As a part of my work, it now seems highly likely that I will be in Copenhagen for the last few days of the summit. These will be the Ministers Days and Leaders Days. I will be there to try and obtain as many interviews as I can for my employer with my camcorder and microphone in hand, to be added to our blog platform. I’ll do my best to blog here about it as well.

Are you up to the challenge?

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The “Madoff” Effect

Posted by admin on Dec 7, 2021 in stock market
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As if life as a financial planner wasn’t hard enough - and trust me, unless you have a scad of multi-millionaires as clients, life if hard enough - it seems that the efforts of Bernie Madoff have made things even tougher.

This article on CNN explains how clients are now demanding ever more accountability and separation of adviser from money.

Never before has the role of a custodian been so important in selling investments!!

As the article mentions, there is a feeling that regulators didn’t do enough and now clients are taking a bigger interest in the well-being of their money.

To quote a very old investment trueism, “The return of your money is more important than the return on your money.”

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No ‘Green Shoots’ Of Recovery In A Desert

Posted by admin on Nov 30, 2021 in borrowing, credit crunch, depression, recession
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It seems that the ‘Green shoots’ of a financial recovery that the world has been prepared for by multiple hundreds of desparate politicians and economists has been dealt a severe blow.

Why?

Dubai.

All this time, we have been witnessing the economic miracle that is / was Dubai in awe and respect. But hey, it seems that they have built their massive towers not on sand but on debt! Sand might be unsafe, but debts are worse. And we thought they were all bazillionaires in the UAE…

Earlier in the year, we learnt about the end of the Dubai property boom as prices plummeted. Various stories are becoming ‘legend’ about expats leaving their Mercedes at the airport as they fly out to avoid their debts. Now we find that the Dubai government is in serious hock and pulling global stock markets down.

Will the sheiks be leaving their Maseratis at the private runway when they leave? That’ll be the place to go car hunting.

With so many banking stocks already in trouble - even after positive recent results - there seems to be no visible route for a genuine recovery in the financial sector. One thing that seems ever more clear, if major banks have been proved wrong about lending to Dubai - the home of global extravagance it would seem - then it is easy to imagine that there are many more loans in deep trouble.

It certainly proves the ability of the financial services and banking industries to spray money around. From NINJA loans in the USA to sovereign governments in the Middle East, they were certainly equal opportunity lenders.

What never ceases to amaze me, is the level of debts that seemingly wealthy individuals, corporations and nations have. Is there anyone or anything left in this world that isn’t up to his / her / their necks in debt? Would that man, woman or organisation please stand up? (’Cos the rest of us need a loan…)

When you read about countries like Dubai and Latvia struggling or going under ( Puerto Rico went bankrupt earlier in the year ), it doesn’t need a big stretch of the imagination to forsee bigger nations next.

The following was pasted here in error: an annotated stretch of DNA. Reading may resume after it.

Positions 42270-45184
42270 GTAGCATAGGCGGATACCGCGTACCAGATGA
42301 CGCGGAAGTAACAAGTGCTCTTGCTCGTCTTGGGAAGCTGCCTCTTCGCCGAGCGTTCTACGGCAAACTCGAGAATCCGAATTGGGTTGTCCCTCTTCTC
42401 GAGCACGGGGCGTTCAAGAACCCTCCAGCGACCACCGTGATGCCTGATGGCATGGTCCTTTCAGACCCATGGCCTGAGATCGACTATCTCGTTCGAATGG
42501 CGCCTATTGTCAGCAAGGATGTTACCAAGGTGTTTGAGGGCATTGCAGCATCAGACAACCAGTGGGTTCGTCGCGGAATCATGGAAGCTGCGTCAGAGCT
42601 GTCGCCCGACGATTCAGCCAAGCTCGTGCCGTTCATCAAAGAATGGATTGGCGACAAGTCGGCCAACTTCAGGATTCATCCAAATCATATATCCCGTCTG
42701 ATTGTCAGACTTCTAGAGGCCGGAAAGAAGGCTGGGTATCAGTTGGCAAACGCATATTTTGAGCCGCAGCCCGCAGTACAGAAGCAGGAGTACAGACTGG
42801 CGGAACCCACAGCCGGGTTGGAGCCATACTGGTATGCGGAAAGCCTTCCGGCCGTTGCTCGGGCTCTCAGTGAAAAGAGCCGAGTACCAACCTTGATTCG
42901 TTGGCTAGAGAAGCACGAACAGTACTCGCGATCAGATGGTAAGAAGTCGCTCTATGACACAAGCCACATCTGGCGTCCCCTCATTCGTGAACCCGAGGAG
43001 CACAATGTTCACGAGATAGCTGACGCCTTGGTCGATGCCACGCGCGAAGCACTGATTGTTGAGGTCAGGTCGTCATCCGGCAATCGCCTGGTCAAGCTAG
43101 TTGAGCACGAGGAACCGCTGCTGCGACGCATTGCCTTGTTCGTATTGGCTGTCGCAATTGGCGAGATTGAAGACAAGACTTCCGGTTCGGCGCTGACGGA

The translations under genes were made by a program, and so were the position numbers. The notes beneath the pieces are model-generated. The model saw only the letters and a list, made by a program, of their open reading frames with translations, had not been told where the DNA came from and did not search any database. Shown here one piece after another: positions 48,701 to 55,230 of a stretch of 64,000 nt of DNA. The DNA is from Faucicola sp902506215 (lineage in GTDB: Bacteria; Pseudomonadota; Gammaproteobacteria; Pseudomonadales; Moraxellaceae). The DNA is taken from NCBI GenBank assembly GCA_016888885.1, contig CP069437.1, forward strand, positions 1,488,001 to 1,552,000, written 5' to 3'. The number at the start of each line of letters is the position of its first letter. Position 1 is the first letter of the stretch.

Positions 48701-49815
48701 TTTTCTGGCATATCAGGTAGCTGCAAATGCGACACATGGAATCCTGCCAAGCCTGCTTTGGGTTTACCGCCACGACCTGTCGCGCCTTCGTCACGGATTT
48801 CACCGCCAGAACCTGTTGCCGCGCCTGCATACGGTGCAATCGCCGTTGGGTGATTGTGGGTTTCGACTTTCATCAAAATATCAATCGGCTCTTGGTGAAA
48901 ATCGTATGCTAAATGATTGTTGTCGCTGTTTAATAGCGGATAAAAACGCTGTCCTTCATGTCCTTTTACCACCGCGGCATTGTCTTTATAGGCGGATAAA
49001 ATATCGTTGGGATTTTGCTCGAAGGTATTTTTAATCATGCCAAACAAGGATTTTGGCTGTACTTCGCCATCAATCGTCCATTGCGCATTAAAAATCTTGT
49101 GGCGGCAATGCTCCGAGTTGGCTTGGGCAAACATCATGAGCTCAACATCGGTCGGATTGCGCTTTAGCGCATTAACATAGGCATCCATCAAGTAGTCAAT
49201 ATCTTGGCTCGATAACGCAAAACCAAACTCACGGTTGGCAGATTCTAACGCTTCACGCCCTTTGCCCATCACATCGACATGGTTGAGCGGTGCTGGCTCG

This isn’t a domino effect for nothing you know…

For sure, it will take time before a genuinely large government goes under. Perhaps I should start a ‘debt pool’ in a similar vain to Dirty Harry in The Dead Pool to see who can pick a ‘winner’. Of course, finding a politician willing to fall on his or her sword over their handling of the recession / depression / financial crisis really is the needle in the haystack.

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The Financial Cost Of Flooding

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In my last post about water policy in the EU, I mentioned the potential for prohibitive costs to protect people and property from flooding.

CNN has today published a story about the likelyhood of seal-level flooding costing US$28 trillion by 2050.

This story is based on research for the insurance company Allianz - one place where the costs of floods will be severly felt - and the WWF ahead of the Copenhagen summit in early December.

As an aside, I’d expect lots more stories like this in the coming days. They are being timed to force attention onto the negotiations and - hopefully - to get everyone to agree a deal.

Whether this number is real, who can say? It seems big, very big. But then if you submerged London, New York, Rio, Barcelona and a few other large cities, the cost would be, well, very big. So let us not argue about the costs. It is only splitting hairs when the numbers are this big…

Instead, think about the impact on the property industries, insurance industry - and more importantly - national economies (it is worth bearing in mind that if, for example, London were to truly be flooded, a very large part of the UK economy would simply stop). The impact on the finances of the globe would be catastrophic.

To use an example that is happening right now, Cumbria in the North West of England has been hit by floods and heavy rain - while parts of Ireland are under water as well.

To quote from that BBC story, “The cost of damage is expected to run into tens of millions of pounds.” Those ‘tens of millions of pounds’ relate to 900 properties and businesses that have been hit.

Anyone that has been to Cumbria will know that it isn’t exactly the most densely populated place on earth, partly because of the multitude of hills and wild country. But of all places, they ought to be able to cope, after all, much of Cumbria is known as the ‘Lake District’. If they aren’t used to lots of water - and it rains a lot up there - who is?

So what would be the impact of major flooding hitting a capital city like London or New York? “Total economic shut-down” would be my guess.

And a new definition of the term ‘offshore banking haven’.

My mind has been changed. We need to take this ‘water’ thing much more seriously than we already do…